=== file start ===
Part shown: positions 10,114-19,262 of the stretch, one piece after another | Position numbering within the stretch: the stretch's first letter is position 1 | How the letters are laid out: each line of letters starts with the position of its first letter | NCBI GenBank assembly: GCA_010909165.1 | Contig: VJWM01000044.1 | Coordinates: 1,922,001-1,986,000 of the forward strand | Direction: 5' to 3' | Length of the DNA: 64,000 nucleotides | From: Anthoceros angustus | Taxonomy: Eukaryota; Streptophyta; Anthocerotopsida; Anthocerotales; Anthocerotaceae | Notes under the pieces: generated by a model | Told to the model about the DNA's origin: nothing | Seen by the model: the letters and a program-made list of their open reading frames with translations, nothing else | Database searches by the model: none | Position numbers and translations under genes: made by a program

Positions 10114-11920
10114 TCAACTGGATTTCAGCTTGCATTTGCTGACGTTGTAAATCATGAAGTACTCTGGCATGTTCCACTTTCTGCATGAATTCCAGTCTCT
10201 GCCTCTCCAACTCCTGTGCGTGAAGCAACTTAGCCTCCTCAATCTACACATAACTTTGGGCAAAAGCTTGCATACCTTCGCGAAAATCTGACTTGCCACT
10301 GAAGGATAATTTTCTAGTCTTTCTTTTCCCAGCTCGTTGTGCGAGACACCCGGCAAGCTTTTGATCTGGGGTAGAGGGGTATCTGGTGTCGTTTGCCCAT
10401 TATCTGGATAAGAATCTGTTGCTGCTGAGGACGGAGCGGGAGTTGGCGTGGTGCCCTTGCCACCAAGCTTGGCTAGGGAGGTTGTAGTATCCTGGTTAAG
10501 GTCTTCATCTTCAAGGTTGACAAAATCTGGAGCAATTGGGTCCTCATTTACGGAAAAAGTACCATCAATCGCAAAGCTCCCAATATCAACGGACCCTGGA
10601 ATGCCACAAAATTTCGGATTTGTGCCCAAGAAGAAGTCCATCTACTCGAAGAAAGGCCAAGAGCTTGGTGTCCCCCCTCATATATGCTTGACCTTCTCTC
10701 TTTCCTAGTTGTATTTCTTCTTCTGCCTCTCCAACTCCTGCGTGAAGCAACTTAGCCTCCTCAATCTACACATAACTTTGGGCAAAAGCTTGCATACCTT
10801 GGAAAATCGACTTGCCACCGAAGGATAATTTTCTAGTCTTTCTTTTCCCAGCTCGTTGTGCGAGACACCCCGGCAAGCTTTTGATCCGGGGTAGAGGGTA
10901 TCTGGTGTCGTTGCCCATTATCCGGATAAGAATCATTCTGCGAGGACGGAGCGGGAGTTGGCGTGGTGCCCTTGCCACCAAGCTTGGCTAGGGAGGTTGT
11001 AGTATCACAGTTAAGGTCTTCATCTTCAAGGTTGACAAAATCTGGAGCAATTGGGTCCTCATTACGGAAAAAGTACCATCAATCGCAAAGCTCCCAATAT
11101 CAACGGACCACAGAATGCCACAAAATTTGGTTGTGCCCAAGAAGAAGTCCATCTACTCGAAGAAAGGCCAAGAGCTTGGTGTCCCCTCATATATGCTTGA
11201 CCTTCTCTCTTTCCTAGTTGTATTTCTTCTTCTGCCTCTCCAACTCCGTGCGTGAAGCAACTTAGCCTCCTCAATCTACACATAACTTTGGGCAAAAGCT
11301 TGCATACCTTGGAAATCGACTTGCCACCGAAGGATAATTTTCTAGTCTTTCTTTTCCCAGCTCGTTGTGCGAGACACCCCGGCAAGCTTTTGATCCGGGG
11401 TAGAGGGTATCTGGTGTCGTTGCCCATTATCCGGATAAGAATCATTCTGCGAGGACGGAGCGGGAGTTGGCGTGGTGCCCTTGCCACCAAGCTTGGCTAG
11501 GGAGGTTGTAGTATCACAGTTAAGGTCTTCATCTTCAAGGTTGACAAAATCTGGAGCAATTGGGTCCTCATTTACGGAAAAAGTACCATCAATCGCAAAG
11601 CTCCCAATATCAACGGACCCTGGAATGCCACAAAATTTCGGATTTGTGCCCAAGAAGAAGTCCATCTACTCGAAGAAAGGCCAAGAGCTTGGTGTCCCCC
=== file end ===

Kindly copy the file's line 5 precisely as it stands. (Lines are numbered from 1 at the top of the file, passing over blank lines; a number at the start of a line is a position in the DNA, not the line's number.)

10301 GAAGGATAATTTTCTAGTCTTTCTTTTCCCAGCTCGTTGTGCGAGACACCCGGCAAGCTTTTGATCTGGGGTAGAGGGGTATCTGGTGTCGTTTGCCCAT